Nothing left to chance
Martin Fullard delves into what goes on behind the security screens at the political party conferences
Parliament might be prorogued [at the time of press], but the Westminster circus never sleeps. It’s the time of year when the UK’s political parties hold their annual conferences. It’s a time for great merriment and joy... if you’re a sadist. But forget the Tories’ secret No-Deal Brexit plans and Labour’s constant flip-flopping, running these conferences is no picnic.
Security alone is the biggest challenge faced by these conferences. Despite the apparent machinations of our chums in Westminster, a fine line must be observed between appropriate security and allowing the democratic right of peaceful protest. To find out more about what planning goes into these conferences, I spoke to Lloyd Major, CEO and co-founder of Crest Planning.
“There is an intricate web of people involved in large political conferences,” says Major. “The event organiser will usually start the planning at least one year in advance, partner agencies and blue light services will attend the de-brief of the previous event to share things they would like to see improve for the following year. Throughout the year before the event, fine details are tweaked at regular intervals with the venue, the police and the security company. If there is information or intelligence that the conference may attract protest or crime then the police will review this to ensure the event is peaceful for the attendees and the protestors alike, balancing everyone’s rights and needs.”
What basic principles underline security at such high-profile events, I ask Major. He says: “When it comes to basic security principles at political conferences, there are three key things security teams and the police will be dealing with: the security envelope, crowd management and media management. The security envelope includes the physical security measures, numbers of security guards, numbers of stewards, numbers of entrances/exits, searching on entry, specialist resources like dogs, licensed search officers, counter terrorism security co-ordinators, any hostile vehicle mitigation, public order tactical advisors, operational planners and public order commanders.”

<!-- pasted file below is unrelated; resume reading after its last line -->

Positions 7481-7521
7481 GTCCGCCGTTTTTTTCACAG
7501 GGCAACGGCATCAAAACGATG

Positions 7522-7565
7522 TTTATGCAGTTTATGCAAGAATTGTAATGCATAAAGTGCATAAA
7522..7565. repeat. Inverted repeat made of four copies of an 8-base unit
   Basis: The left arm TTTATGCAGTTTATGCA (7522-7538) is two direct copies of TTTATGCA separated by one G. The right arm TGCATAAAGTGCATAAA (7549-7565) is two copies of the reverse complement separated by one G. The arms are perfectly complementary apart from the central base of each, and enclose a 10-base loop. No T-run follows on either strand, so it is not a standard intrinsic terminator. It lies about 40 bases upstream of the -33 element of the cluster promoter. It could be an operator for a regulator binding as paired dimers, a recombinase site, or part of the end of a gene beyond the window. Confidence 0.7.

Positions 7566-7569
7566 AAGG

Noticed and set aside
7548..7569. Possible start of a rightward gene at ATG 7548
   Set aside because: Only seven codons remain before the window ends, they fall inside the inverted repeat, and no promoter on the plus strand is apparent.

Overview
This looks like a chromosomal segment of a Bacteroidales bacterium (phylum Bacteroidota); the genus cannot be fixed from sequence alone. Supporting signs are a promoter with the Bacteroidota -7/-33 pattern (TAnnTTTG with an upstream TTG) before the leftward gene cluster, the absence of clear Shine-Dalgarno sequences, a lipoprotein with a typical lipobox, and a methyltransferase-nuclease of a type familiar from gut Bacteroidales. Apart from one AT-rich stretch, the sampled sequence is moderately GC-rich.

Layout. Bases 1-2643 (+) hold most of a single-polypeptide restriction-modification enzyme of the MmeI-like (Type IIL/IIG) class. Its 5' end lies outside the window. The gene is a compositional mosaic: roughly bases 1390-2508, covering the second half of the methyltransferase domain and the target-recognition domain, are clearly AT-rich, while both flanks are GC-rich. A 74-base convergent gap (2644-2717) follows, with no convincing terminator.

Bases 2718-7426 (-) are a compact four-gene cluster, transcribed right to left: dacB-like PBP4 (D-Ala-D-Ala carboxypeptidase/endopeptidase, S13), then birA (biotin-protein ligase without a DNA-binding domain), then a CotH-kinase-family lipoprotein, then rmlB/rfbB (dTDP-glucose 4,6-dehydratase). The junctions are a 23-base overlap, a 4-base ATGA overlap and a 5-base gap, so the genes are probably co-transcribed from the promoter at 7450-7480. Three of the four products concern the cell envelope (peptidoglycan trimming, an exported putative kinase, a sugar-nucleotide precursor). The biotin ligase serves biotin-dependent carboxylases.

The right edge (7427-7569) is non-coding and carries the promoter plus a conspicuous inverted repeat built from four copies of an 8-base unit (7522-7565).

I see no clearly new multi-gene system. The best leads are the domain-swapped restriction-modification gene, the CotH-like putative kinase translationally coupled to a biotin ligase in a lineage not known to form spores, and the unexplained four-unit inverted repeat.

The big question is how are risks assessed in practical terms? Major illustrates: “Security teams and the police will make use of the ‘National Decision Model’ to sift through information and intelligence to inform what resources they put in place. Actually, our company designed one of the threat assessment systems the police use to determine what level of resourcing is proportionate to the event and we now share this with the private sector so they can calculate their own level of resourcing too. Lots of security companies ask us for training on what we call ‘Integrated Threat Management.’ This is very different and much more fit for purpose than a generic ‘risk assessment’ taking into account a broader range of threats and how to mitigate them.”
Quite so. You may recall October 2018’s Conference News cover story explored the reasons behind the Conservative Party’s mobile app flaws. “Security now also extends to planning, crisis management planning, emergency planning, command and control (who reports into who and who the decision makers are) as well as the emerging threat of cyber risks,” says Major. “In 2018, for example, the app at the Conservative Party conference wasn’t as secure as it needed to be. A major flaw made the private data of senior party members accessible to anyone that logged in as that particular conference attendee.”
Logistically, how do security services manage crowds? Major adds: “When it comes to crowd management the police and security teams will look at the ‘traditional’ methods but also the crowd experience. This includes travel to and from transport hubs being prepared for additional capacity, queue lanes and search lanes moving at an acceptable pace, movement around the venue, access to refreshments and these days good Wi-Fi and using social groups such as Twitter and LinkedIn to push items of interest out to delegates.